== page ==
Parenting

Wills and savings and insurance, oh my!

After getting all of this administrative stuff in order, Katie isn’t sure if she’s happy or sad about being a grown-up on paper.

Photo: kaisphoto/iStockphoto

I admit, I’ve been a bad blogger. Cardinal rules #1 and #2 of blogging are to blog often and be consistent — something I’ve preached a million times myself — and yet I’ve been absent from the blogosphere for almost three weeks. (August has been completely nuts, between bridal showers, baby showers, weddings and work!). Mea culpa, mea culpa. If you’re still here, I promise to make up for it in the coming weeks.

Here’s the lowdown on Soph: She’s crawling (commando-style) and babbling a mile a minute (if she’s anything like her mother, when the words start coming, they’ll never stop). She’s into EVERYTHING, with a penchant for computer cords and all things electronic, and will make a dash for the stairs whenever possible. She is quickly outgrowing her little baby tub (we don’t have a bathtub, us apartment-dwellers) and we are considering wearing raincoats to give her a bath for all the splashing. She’s still mad about books and will sit through everything from the soft, fabric Big Rex and Friends touch-and-feel book to On the Night You Were Born, our new family favourite.  

Phew. There. Now you’re all caught up. And finally, so am I, but in a completely different way. It’s hard to admit — deep breath, here goes — but over the past month, I have come to a very important realization: I am a grown-up. You’d think my first “big girl job,” as my mom called it, would have made me feel like an adult. Or maybe my first apartment, or getting engaged, or my wedding, or perhaps, I don’t know, having a baby. But no. I didn’t feel like a grown up until Blaine and I sat with our finance/insurance guy a few weeks ago to sign for life insurance, our retirement plan and Soph’s education savings (approximately 18,000 pieces of paper, in case you were wondering). Maybe it has to do with literally being an adult on paper, I don’t know. Until now it has always been about paying off and saving — school loans, wedding expenses, etc. — and now I feel a shift from paying for what we’ve already done, or what we’re doing right now, to working on the big picture for the future. Of course Sophie was the catalyst for all of this, but it was something we needed to do and I’m happy to have it checked off the master to-do list in my brain. (Okay, who are we kidding? It exists in multiple written forms, too.)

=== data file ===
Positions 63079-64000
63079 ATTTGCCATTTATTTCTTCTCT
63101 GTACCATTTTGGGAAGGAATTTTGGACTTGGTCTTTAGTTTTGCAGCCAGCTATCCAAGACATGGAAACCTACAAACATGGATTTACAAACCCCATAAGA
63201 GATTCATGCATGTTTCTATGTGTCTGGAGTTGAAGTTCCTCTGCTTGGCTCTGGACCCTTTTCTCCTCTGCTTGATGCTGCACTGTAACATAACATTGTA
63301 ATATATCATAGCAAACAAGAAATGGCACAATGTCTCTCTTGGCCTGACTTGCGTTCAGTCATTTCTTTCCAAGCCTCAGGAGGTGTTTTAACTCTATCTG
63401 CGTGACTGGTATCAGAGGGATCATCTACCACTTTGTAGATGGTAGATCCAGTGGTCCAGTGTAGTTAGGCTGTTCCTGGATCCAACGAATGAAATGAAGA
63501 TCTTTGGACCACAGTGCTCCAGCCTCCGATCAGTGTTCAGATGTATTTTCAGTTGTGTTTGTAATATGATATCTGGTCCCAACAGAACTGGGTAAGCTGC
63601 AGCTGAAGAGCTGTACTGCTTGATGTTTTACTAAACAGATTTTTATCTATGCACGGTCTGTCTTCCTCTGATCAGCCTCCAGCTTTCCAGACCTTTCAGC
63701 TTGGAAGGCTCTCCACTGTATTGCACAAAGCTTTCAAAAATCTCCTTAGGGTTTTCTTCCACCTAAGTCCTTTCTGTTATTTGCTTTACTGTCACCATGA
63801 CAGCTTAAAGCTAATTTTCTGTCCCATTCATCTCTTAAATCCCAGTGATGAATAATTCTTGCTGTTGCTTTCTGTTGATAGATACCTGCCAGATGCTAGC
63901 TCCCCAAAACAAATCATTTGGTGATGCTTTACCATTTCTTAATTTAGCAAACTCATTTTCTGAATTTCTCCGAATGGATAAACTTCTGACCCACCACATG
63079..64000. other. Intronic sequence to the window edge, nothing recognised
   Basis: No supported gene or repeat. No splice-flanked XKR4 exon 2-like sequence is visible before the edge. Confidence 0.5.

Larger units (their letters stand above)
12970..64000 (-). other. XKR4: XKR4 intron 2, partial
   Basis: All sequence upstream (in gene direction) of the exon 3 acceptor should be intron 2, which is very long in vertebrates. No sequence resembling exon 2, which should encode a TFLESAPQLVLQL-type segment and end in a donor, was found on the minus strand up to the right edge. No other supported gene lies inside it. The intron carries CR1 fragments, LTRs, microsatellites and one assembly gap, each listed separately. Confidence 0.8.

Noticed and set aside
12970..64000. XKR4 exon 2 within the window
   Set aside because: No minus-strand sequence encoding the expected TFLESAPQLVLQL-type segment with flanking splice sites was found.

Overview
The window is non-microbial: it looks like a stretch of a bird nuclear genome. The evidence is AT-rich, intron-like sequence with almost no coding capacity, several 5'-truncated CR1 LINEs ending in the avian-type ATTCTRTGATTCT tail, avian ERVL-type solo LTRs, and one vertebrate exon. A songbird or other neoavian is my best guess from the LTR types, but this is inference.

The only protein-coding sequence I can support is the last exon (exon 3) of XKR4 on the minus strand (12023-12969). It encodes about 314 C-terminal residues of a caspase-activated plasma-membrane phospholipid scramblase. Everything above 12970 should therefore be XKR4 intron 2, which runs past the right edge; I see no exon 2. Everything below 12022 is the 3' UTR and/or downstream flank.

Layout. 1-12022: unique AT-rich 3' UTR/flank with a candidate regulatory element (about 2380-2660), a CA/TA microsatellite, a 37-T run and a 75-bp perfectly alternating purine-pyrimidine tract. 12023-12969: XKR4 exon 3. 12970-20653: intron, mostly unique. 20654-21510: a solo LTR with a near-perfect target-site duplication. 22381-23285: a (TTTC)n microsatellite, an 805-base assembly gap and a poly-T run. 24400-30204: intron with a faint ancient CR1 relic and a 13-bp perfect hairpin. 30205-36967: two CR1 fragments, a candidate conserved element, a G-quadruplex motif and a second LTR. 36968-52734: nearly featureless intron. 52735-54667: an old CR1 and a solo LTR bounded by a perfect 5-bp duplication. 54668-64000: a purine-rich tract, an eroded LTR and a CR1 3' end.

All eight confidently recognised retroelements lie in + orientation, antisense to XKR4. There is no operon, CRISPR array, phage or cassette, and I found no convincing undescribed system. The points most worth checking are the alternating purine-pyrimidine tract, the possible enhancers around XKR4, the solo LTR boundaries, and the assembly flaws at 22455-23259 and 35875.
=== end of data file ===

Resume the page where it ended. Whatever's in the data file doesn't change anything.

I can’t tell whether the “I’m a grown-up” declaration makes me happy or sad. I’ve never been one to get caught up on numbers — birthdays are occasions to get a pedicure and have a party, not melt down about the number of years I’ve been on the earth — so it strikes me as strange that I’m even questioning my feelings about this. The more I think about it, the more I think it has to do with Soph: Planning for my future means planning for hers, which means she’s going to grow up someday, too. Every time I pack away another set of clothes she’s outgrown, I get a glimmer of the day when I’ll pack her off to school or help her move into her first apartment or watch her walk down the aisle. Yeesh. It’s enough to make a grown girl cry.